The only financial reporting matter that Ms. Provencio is specifically aware of that overlapped with her tenure on the Signalife board is a sale in September 2006 of $190,170 that was alleged to have not been a legitimate sale.  With respect to that specific matter, the SEC complaint states that it was concealed from that company’s CFO, auditors, outside counsel and other officers.
    Signalife engaged outside CPA firms to perform its accounting functions during Ms. Provencio’s tenure on the board.  The CPA firms included Robert C. Scherne, CPA, PC  and Pickard & Green.  Both CPA firms provided accounting and other management consulting services for small companies, including preparing required SEC filings for public companies.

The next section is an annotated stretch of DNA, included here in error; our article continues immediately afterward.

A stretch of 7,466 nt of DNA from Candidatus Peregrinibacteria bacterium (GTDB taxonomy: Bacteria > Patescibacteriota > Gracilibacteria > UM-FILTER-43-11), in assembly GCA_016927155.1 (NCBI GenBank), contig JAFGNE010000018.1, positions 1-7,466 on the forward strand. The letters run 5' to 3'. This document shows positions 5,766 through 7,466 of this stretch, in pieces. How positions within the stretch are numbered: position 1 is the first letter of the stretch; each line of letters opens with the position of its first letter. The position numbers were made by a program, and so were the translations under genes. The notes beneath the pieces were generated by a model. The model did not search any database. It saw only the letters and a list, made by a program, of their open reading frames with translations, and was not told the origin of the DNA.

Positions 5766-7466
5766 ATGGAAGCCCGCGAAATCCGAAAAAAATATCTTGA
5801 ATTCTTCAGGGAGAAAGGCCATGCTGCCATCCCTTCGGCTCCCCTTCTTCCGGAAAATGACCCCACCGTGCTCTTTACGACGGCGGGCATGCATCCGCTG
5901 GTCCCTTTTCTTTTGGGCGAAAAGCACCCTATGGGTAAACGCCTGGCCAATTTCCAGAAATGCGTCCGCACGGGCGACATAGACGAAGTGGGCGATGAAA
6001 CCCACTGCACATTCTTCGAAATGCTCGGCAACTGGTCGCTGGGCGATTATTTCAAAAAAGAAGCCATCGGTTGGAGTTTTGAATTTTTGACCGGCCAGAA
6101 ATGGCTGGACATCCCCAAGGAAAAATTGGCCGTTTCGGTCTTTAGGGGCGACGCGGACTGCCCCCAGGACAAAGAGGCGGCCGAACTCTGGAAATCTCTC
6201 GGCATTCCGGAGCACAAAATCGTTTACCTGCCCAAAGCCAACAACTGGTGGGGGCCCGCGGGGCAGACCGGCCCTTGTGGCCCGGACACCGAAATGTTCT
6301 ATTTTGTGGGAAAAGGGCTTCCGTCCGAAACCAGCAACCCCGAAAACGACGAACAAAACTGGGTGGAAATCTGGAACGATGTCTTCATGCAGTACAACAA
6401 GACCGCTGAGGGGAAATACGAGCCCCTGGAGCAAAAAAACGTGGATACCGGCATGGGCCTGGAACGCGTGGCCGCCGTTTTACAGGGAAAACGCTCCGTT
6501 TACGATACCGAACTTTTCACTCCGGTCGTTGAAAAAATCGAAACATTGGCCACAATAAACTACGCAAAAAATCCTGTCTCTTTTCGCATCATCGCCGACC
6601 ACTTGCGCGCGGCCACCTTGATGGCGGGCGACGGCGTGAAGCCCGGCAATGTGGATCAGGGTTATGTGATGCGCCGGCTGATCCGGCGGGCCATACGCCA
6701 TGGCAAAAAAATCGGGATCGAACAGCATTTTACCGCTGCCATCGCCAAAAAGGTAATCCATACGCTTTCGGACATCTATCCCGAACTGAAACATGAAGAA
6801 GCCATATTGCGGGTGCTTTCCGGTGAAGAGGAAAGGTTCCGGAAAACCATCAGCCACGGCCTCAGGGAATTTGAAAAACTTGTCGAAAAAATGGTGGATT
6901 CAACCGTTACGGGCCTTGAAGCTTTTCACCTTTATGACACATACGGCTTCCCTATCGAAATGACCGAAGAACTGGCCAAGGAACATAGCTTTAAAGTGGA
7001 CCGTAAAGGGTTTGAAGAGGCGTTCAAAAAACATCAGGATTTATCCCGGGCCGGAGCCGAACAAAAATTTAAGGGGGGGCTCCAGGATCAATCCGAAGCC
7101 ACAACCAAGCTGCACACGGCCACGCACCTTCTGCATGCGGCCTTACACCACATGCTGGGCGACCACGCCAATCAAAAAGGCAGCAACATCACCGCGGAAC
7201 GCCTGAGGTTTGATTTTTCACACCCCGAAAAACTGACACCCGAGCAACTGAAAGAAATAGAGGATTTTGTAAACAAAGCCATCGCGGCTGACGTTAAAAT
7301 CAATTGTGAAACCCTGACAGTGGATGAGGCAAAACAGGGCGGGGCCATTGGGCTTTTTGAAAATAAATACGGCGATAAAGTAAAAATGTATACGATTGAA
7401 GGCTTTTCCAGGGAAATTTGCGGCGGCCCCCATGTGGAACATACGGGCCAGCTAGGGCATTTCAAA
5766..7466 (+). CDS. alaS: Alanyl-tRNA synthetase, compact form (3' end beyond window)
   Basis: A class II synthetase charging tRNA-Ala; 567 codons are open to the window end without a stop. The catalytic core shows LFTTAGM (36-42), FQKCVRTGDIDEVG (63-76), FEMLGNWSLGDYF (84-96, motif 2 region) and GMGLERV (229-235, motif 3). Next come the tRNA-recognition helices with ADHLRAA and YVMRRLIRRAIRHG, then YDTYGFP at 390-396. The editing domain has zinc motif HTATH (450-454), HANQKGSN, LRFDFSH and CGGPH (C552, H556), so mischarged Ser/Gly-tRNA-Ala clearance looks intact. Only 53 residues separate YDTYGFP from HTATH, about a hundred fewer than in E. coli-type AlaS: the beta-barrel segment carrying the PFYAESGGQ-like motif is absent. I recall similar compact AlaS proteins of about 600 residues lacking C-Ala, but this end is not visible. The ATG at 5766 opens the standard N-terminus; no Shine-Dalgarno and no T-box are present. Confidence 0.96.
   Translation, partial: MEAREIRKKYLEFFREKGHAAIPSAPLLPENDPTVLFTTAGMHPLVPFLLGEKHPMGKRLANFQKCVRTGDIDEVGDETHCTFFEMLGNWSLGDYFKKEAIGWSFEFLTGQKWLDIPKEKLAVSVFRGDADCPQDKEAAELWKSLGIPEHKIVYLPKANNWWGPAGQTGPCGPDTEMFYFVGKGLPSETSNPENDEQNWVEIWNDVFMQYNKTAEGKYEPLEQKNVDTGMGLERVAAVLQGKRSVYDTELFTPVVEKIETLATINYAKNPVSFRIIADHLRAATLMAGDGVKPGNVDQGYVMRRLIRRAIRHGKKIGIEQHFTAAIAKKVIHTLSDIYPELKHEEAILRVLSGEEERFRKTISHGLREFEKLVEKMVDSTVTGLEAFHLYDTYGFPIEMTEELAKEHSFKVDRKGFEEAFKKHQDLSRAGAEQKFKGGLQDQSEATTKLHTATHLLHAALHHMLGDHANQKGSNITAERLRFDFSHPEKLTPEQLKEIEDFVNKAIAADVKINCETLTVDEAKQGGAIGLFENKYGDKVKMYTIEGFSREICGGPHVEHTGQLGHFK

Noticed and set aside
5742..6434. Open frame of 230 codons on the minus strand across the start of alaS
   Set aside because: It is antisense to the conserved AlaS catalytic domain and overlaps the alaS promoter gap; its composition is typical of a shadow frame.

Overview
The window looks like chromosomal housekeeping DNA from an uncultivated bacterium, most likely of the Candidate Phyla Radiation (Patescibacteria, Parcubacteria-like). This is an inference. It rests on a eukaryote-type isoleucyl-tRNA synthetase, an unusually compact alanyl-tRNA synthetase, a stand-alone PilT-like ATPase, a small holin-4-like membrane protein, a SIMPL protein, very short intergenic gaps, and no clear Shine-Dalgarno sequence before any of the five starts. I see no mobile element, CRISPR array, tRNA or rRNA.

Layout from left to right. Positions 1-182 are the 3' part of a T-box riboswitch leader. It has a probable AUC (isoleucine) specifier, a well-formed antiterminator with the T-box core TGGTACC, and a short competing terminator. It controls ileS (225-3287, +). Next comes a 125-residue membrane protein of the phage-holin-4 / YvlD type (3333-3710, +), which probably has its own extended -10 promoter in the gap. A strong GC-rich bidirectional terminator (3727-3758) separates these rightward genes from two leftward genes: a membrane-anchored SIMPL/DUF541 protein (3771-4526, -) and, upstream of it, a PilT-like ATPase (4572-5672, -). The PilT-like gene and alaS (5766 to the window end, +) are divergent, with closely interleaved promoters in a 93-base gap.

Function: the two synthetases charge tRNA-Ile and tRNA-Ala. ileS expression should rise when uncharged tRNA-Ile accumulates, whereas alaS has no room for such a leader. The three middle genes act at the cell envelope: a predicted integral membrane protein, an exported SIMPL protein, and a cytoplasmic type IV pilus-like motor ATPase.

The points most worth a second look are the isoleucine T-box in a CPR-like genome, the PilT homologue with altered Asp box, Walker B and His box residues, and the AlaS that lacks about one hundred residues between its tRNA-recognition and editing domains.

Ms. Provencio has followed the criminal case against Mr. Stein and believes that the matter was handled appropriately.

Post script: The original reverse merger was in the second half of 2002 as per the annual report described above. Mitchell Stein's name does not appear before 2003 and appears in precisely the same deal as Norma Provencio.

Tuesday, January 5, 2016

Does News Corp really employ journalists who think there is no difference between the Islamic State and the Jewish State?

This is a tweet from Michelle Celarier at the New York Post.  

To quote: "Islamic state. Jewish state. What is the difference?"


I follow her because she is the most anti-Herbalife journalist out there. She also makes up her stories including several details this hit-piece about me.

No more need be said.




John

Post-script: It appears Ms Celarier has been fired from the New York Post. I do not know whether this tweet had anything to do with it - but she has had a total disregard for facts for some time. Her firing is (a) deserved and (b) unsurprising.

J


Monday, December 28, 2015

Friday On My Mind

The iconic 60s Australian rock-star - Steve Wright - has died.

And I can't help but hum cheery Easybeats songs - which is I think the way it should be.